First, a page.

When workers decide to take their issues to the next level in the form of a strike, it is important they understand just what it is at risk. There are occasions when workers take to the picket lines to fight for healthcare rights, benefits or working conditions. By allowing their collective voices to be heard, many workers on strike are awarded what they wish, however in some situations the employer may play hard ball and actually deny future requests as well as current benefits.
This may be the case for Verizon workers on strike for the 11th day. Workers are on strike while negotiating a new labor contract according to a recent published post on TheHill.com. As reported on the website, “Verizon said it plans to stop paying for striking workers’ healthcare coverage if they fail to return to work at the end of the month as the work stoppage entered day 11 on Wednesday.”
Candice Johnson, spokeswoman for Communications Workers of America has stated the union is preparing to pay for workers’ coverage or provide alternatives to ensure all workers’ needs as well as the needs of their families are met.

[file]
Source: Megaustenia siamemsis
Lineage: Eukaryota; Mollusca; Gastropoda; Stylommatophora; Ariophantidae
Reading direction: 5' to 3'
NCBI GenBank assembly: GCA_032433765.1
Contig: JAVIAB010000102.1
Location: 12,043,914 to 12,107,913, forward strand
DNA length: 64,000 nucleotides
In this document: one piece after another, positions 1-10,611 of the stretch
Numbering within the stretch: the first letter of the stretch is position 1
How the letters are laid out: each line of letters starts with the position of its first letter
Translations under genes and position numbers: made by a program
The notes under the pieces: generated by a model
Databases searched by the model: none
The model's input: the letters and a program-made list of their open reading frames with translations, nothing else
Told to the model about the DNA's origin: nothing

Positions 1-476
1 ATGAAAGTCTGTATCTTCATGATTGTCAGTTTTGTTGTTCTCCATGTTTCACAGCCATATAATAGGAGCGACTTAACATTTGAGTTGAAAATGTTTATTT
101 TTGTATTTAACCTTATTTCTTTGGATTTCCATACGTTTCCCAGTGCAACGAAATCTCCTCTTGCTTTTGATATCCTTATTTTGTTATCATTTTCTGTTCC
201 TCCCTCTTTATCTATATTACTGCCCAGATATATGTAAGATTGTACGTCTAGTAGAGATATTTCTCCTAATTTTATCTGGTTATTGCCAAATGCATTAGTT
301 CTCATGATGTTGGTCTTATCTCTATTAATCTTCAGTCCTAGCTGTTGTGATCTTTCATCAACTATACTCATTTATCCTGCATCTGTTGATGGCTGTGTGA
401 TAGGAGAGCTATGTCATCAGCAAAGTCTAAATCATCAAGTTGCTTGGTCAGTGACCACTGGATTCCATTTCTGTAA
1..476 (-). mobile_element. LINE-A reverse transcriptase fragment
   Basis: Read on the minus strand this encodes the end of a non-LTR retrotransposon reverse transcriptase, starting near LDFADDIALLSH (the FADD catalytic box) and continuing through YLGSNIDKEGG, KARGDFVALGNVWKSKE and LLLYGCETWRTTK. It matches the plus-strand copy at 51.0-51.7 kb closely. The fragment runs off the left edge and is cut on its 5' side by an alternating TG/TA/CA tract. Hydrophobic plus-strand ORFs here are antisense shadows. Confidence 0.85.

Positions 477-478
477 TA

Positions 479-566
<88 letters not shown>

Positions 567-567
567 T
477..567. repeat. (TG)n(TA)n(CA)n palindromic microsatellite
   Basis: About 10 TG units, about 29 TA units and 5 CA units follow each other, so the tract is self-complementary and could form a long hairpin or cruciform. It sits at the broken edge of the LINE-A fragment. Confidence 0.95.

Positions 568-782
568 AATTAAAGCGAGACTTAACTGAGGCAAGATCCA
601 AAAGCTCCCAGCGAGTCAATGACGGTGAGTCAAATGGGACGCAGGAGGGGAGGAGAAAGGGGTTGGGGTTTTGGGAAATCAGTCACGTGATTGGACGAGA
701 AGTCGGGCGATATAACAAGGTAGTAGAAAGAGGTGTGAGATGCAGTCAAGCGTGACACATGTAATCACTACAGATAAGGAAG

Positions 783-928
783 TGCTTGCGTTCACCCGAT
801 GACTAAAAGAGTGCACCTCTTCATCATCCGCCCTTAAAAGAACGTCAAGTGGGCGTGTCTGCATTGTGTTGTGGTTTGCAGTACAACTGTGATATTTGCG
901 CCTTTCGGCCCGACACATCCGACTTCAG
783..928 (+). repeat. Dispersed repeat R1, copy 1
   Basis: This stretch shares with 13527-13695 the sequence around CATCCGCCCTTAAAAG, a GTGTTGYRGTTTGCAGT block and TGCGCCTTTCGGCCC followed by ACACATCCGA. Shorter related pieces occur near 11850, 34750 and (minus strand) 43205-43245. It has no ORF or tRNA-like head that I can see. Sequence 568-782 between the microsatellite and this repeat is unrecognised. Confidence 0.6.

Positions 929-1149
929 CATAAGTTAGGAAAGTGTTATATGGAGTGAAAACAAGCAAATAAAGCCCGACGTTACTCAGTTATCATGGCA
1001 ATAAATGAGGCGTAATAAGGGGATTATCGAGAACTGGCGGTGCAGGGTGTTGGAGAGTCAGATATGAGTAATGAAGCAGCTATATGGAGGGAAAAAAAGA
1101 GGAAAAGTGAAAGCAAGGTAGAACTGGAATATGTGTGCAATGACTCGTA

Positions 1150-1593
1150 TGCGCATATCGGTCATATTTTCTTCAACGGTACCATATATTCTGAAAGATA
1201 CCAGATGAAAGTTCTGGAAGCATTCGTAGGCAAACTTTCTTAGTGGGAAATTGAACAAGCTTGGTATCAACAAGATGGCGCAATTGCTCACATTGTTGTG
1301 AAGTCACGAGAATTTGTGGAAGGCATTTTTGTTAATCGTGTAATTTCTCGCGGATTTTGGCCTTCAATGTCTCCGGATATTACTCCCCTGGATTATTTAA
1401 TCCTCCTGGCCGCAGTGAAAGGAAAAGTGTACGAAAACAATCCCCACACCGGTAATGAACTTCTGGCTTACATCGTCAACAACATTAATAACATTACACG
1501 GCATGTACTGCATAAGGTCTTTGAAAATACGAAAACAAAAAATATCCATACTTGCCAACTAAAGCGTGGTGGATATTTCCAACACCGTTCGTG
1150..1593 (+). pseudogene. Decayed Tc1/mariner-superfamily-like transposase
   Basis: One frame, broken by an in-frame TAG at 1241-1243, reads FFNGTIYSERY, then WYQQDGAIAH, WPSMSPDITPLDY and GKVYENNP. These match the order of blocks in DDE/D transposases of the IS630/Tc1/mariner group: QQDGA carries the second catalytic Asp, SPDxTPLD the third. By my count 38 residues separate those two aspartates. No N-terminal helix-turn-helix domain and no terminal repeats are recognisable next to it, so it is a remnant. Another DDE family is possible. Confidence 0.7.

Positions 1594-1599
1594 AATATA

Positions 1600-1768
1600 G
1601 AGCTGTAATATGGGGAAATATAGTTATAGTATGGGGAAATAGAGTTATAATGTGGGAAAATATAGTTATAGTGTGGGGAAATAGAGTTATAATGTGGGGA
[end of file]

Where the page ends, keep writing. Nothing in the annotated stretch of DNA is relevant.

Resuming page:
While talks continue between the two parties, this situation provides an excellent example of how a strike can affect the benefits of workers. Negotiating for better contracts or trying to preserve current benefits are clearly important issues for all workers, however it is also important to understand what might happen should the employer refuse to meet workers’ demands.
There are certain benefits which may be provided regardless as they are required by law. With that being said, many benefits and perks to which employees become accustomed are in fact provided at the employers discretion. In the case of the Verizon strike, spokesman Ed McFadden had this statement for TheHill.com, “If our striking employees aren’t serving our customers, our customers shouldn’t be expected to pay their benefits. That’s basically our philosophy on why we sent the letters out. It’s our customers who pay their benefits.”